Los Angeles, Calif. – The AIDS Clinical Trials Group (ACTG), the world’s largest and longest established HIV research network, today announced the initiation of the ACTIV-2 Outpatient Monoclonal Antibodies and Other Therapies Trial, which will be conducted by the ACTG. ACTIV-2 includes both phase 2 and phase 3 evaluations of multiple promising investigational agents for treating early COVID-19 in a single trial. There is currently no approved vaccine or therapeutic to prevent or treat COVID-19. For information about enrolling in the trial, please click here.
Los Angeles, Calif. – The AIDS Clinical Trials Group (ACTG), the world’s largest and longest established HIV research network, today announced the initiation of ACTG 5395, a clinical trial to evaluate whether the drug combination hydroxychloroquine and azithromycin can prevent hospitalization and death from COVID-19 (which is caused by infection with the virus SARS-CoV-2). There is currently no approved vaccine or therapeutic to prevent or treat COVID-19, which has been spreading worldwide since cases were first reported in December 2019 in Wuhan, Hubei Province, China.
March 3, 2020
Los Angeles, Calif. – The AIDS Clinical Trials Group (ACTG), the world’s largest and longest-established HIV research network, will make 28 presentations at the Conference on Retroviruses and Opportunistic Infections (CROI 2020) held in Boston, March 8-11. ACTG investigators will present data in oral presentations and themed discussions on the impact of chronic antiretroviral therapy (ART) on a novel metric of the HIV reservoir, predictors of multidrug resistant tuberculosis (MDR-TB) in resource-limited settings, findings from the first HIV cure trial that exclusively enrolled women, and interactions between contraceptives and TB drugs and the vaginal microbiome.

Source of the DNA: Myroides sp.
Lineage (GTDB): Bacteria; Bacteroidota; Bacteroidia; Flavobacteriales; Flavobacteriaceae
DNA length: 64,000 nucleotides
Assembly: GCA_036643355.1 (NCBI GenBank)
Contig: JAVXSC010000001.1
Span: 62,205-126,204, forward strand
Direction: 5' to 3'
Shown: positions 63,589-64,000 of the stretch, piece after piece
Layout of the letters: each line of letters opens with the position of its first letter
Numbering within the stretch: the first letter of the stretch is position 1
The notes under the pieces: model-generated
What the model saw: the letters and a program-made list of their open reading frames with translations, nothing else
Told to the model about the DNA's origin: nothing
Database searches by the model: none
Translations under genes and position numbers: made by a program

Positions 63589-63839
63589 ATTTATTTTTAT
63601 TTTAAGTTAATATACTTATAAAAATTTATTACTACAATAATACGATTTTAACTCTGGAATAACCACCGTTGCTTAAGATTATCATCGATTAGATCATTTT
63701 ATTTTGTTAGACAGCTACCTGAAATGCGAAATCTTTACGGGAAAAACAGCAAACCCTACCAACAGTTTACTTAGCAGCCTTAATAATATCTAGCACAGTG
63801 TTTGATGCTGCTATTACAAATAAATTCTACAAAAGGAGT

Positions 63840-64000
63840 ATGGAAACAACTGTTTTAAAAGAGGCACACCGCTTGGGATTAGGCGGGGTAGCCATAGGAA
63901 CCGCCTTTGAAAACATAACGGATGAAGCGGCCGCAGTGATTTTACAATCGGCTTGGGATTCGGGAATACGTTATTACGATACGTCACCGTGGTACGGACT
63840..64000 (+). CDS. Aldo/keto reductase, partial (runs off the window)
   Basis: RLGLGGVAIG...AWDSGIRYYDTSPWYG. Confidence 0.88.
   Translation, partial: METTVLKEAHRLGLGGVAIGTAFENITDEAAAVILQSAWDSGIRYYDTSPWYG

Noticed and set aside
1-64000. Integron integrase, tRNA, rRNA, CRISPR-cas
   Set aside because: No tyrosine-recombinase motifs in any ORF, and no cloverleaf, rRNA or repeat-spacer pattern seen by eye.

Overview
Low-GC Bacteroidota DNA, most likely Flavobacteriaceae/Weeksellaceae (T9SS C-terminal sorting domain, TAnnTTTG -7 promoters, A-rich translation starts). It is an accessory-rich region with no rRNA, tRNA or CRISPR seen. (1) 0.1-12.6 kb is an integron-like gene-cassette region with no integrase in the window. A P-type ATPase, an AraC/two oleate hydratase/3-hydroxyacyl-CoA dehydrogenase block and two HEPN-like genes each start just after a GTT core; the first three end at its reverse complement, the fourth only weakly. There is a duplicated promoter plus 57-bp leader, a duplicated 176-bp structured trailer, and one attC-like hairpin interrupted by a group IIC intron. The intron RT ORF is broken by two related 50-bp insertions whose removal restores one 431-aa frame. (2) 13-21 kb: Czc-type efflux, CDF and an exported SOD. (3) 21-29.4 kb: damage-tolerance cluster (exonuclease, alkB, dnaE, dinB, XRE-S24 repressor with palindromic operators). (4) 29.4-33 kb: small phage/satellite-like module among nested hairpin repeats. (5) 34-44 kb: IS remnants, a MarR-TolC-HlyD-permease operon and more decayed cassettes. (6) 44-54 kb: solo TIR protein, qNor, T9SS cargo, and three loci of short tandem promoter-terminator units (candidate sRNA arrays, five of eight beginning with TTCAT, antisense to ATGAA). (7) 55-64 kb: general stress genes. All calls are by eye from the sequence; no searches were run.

July 15, 2019
Los Angeles, Calif. – Investigators from the AIDS Clinical Trials Group (ACTG), the world’s largest and longest-established HIV research network, today announced that the Journal of Clinical Investigation published new findings from the ACTG HIV Reservoirs Cohort Study (A5321). The study found that HIV DNA remained in the cerebrospinal fluid of half of participants with well-managed HIV (virologic suppression in the plasma), confirming that the central nervous system (CNS) is a major reservoir for latent HIV. Individuals who harbored HIV DNA in the cerebrospinal fluid were more likely than other study participants to experience cognitive deficits on neurocognitive testing.
February 26, 2019
The AIDS Clinical Trials Group (ACTG), the world’s largest and longest-established HIV research network, funded by NIAID at the U.S. NIH, will make 11 oral and 19 poster presentations at CROI 2019 (Seattle, March 4-7). Several have the potential to influence clinical practice and guidelines for care.
“For more than 30 years, the ACTG has been at the forefront of research to treat HIV and its coinfections and comorbidities,“ said ACTG Chair Judith Currier, M.D., MSc of the University of California Los Angeles. “These studies represent the breadth of ACTG investigations and offer important insights into the treatment of MDR-TB, how to approach antiretroviral treatment in resource-limited settings, and strategies to address chronic complications of HIV.”